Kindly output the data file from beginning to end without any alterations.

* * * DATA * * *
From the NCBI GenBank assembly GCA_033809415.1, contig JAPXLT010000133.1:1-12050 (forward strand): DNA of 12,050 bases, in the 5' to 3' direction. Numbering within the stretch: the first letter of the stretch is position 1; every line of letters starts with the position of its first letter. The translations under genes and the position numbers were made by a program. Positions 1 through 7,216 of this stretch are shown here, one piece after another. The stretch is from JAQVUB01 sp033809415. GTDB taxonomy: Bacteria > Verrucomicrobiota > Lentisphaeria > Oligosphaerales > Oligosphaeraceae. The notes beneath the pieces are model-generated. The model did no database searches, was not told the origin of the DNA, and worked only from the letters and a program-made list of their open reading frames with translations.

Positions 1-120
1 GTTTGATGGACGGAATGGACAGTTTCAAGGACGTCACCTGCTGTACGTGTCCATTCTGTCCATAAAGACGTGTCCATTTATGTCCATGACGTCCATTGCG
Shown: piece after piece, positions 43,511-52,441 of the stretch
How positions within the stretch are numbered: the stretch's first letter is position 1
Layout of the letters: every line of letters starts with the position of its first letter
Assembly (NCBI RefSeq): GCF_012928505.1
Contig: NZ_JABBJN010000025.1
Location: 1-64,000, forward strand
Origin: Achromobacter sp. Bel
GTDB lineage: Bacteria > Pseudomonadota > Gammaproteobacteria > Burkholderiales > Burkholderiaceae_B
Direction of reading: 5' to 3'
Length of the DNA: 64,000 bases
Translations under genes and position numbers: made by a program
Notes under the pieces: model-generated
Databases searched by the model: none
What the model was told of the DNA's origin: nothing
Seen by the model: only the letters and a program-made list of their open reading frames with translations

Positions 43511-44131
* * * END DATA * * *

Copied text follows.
From the NCBI GenBank assembly GCA_033809415.1, contig JAPXLT010000133.1:1-12050 (forward strand): DNA of 12,050 bases, in the 5' to 3' direction. Numbering within the stretch: the first letter of the stretch is position 1; every line of letters starts with the position of its first letter. The translations under genes and the position numbers were made by a program. Positions 1 through 7,216 of this stretch are shown here, one piece after another. The stretch is from JAQVUB01 sp033809415. GTDB taxonomy: Bacteria > Verrucomicrobiota > Lentisphaeria > Oligosphaerales > Oligosphaeraceae. The notes beneath the pieces are model-generated. The model did no database searches, was not told the origin of the DNA, and worked only from the letters and a program-made list of their open reading frames with translations.

Positions 1-120
1 GTTTGATGGACGGAATGGACAGTTTCAAGGACGTCACCTGCTGTACGTGTCCATTCTGTCCATAAAGACGTGTCCATTTATGTCCATGACGTCCATTGCG
Shown: piece after piece, positions 43,511-52,441 of the stretch
How positions within the stretch are numbered: the stretch's first letter is position 1
Layout of the letters: every line of letters starts with the position of its first letter
Assembly (NCBI RefSeq): GCF_012928505.1
Contig: NZ_JABBJN010000025.1
Location: 1-64,000, forward strand
Origin: Achromobacter sp. Bel
GTDB lineage: Bacteria > Pseudomonadota > Gammaproteobacteria > Burkholderiales > Burkholderiaceae_B
Direction of reading: 5' to 3'
Length of the DNA: 64,000 bases
Translations under genes and position numbers: made by a program
Notes under the pieces: model-generated
Databases searched by the model: none
What the model was told of the DNA's origin: nothing
Seen by the model: only the letters and a program-made list of their open reading frames with translations

Positions 43511-44131